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Wednesday, March 5, 2008

Velvet and Steel

Edward Lee, DAP candidate for DUN Bukit Gasing, takes a breather from his walk-about and speaks with GetanMP-PJU. First of a four-part series profiling the DAP for PJ team

Dream on, says Edward Lee.

Even better, says the 59-year-old citizen activist-turned-politician, is realising these dreams. If it's the right thing, there is always a way, believes the DAP-PJ candidate for DUN Bukit Gasing. It is this dogged nature that has seen a fair number of citizen-initiated programs succeed over the past few years even when the odds were stacked against them.

“When the few of us first decided to fight the Puchong Incinerator project (in 2001), few stepped forward. Activism was an unfamiliar thing for many; it was daunting. I mean, the government is a huge animal and can be threatening. And the project was already in the works...captured in the KL Structure Plan 2020, approved, ready to roll.”

“We could have just watched the Opposition take the case in Parliament, and hoped for the best. Instead right from the start, we strategised, used our resources as wisely as we could... we sought help from good lawyers, got hold of the EIA report and pored through every line. We came out with a comprehensive list of questions and apparent weaknesses, and went for the jugular.”

A tidal wave of support began to grow – citizen groups, NGOs, politicians – allowing the team to be even more creative in carrying the message across. The saga of the 1,500 ton-capacity incinerator finally ended when the government decided to relocate it to Broga, where it met similar resistance and was eventually killed.

Perhaps this was what Malaysia needed in the new century – a new responsibility rooted from the ground described by Aliran as Rakyat Activism. But reaching there required a lot of planning and execution, the kind you won't see on the glossy pages of print – the shrewdness, the prudent deployment of resources, counter-strategies, and the buckets of sweat.

“Logistics is my forte,” says Edward, who once worked in the shipping industry. “You have to develop a smarts for any task. And you just have to delegate; delegate well... not just pass the job off to that somebody, but to instill inside that human being a shared sense of pride in running that task well. That's what I want to bring into the State Assembly and local councils.”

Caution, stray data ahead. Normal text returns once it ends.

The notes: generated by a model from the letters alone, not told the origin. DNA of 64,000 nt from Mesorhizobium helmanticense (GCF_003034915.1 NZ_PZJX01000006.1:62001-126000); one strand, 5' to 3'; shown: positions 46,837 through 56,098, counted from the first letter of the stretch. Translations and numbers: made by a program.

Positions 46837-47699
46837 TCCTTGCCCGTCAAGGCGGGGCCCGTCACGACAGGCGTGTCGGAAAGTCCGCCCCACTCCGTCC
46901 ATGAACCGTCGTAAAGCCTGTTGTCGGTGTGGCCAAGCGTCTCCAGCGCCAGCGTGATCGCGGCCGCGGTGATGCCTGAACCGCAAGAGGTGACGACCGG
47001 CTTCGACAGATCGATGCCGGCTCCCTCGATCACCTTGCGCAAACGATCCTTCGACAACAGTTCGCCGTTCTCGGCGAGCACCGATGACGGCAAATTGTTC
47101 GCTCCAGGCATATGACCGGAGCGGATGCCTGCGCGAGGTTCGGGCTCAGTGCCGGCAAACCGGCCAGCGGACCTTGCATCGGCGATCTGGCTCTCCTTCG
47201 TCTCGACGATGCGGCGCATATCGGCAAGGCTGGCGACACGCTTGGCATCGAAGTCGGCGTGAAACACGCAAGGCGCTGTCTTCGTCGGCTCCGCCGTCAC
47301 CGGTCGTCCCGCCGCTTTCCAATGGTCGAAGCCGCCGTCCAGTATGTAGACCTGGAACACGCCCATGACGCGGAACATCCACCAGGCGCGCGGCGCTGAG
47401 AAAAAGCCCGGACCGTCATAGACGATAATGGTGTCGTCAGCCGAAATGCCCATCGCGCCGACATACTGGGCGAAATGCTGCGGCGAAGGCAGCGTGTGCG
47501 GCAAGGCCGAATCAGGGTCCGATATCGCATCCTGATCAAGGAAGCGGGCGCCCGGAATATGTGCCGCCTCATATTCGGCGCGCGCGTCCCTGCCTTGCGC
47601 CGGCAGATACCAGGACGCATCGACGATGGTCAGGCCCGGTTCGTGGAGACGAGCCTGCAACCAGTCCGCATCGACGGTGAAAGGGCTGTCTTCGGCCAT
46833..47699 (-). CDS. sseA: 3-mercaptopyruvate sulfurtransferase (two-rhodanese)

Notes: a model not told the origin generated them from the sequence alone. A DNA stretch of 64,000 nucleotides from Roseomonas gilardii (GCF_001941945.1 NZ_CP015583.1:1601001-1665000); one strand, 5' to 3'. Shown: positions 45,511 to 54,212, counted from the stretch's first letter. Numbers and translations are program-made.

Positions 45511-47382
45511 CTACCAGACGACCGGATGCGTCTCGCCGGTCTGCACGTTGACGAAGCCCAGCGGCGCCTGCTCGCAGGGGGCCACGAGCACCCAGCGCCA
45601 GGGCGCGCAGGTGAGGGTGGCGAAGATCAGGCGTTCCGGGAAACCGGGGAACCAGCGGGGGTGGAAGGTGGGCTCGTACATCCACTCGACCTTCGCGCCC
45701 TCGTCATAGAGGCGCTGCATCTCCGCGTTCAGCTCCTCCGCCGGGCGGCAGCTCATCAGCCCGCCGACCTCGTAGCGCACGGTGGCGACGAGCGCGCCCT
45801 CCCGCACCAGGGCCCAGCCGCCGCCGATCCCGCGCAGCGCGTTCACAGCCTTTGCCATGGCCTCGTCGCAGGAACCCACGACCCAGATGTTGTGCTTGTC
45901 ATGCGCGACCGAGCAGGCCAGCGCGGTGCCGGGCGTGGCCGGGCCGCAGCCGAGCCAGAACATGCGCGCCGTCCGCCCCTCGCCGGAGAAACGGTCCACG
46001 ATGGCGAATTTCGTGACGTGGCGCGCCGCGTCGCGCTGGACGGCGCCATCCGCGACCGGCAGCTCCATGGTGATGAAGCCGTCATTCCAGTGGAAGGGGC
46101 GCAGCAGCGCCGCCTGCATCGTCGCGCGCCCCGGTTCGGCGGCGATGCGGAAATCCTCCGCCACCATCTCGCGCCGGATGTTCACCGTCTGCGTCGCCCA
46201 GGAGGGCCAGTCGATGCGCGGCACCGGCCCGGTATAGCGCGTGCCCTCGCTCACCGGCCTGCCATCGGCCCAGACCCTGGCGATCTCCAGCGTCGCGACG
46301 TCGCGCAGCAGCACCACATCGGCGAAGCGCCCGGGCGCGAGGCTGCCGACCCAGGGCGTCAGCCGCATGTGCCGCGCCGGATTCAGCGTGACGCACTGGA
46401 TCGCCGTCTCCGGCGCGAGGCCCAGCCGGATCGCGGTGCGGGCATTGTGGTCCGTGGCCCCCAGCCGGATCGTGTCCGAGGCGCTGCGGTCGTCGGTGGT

Edward puts you at ease. Call him bro, call him uncle; it fits. Once, during the conversation at the Old Town Coffee at PJ State, a small group of MBPJ officers walked by and they all exchanged greetings. The Opposition in a smiley exchange with Govt folks – it's a refreshing sight, perhaps a sign of things to come.

“I can tell you this much – there are many civil servants who are crying for good governance. They have personally told me so. They have pride in what they do. They want effectiveness, efficiency, all the stuff we want. They see the problem as lying within the local councils... politicians. Always politicians, it seems. Poking their hands into the pot, messing things up, bad policies, favouritism...

“And that's why I'm stepping into politics now. I want to get into the den and do my bit in cleaning up the house. Set a workable structure to it; make it culture.

“It will take time, easily a few years, but it can happen. I'm a believer in reform rather than revolution. Head-on war only draws retaliation – 'face' is so important here. So nothing gets solved. But when there is a way out, when corrupted officials are given space to recant, win them over, convince them, then we're on to something.”

But there has to be impetus for such people to change, no? How is this achieved?

“We need to find ways to seal their doors (to corruption). The first action if I'm elected will be to assemble a team of lawyers. We'll go through all the main Acts in the State of Selangor, scrutinize them, find the weaknesses. We'll highlight the anomalies. Then we take measures to plug them. Work out a human-oriented system. We'll show them: 'Here is the solution.' Redesignate people if we have to, retrain, bring back pride... i know it can happen.

“That's the constructive pressure to reform. Something that works with the psyche rather than subverting it.”

The conversation goes beyond the hour, a very easy hour without gaps nor awkwardness. The humility is captured throughout - he doesn't talk about himself, rather it is about fundamentals, the how-to, the nuts-and-bolts of a Malaysian urban society. In this community, Edward has earned the reputation of one who lets the Walking do the Talking. He isn't your posterboy type forever spilling soundbites. Edward Lee acts, that's common knowledge. But why for; and what drives?

“God,” he says cleanly, and then a pause. “It's about doing a good thing, doing right. I was disturbed by the injustices. The growing injustices happening in the country over the years – you know I came home to Malaysia because I was taken in by Mahathir then? I thought it was the main event. But things just got worse, certainly more under Badawi. The BN is calcified, it can't do much good in its current dynamics. Too many greasy hands... they've lost the plot.

"At some point, I had to stand up. I wanted a good night's sleep every night. And thankfully I've been getting it.”

The bread and kaya is consumed, the creamy white coffee washed down, it's time for the walkabout among the citizenry, and you sit back and wonder about the tasks ahead and what Edward would need to get his plans through in the State Assembly. I asked: If you had a wishlist, who would have on your Dream Team in DUN Selangor?

“Wishlists aren't real. Frankly, I'd prefer to just dream. Then make it happen.”

Additional Info:
Edward Lee's blog

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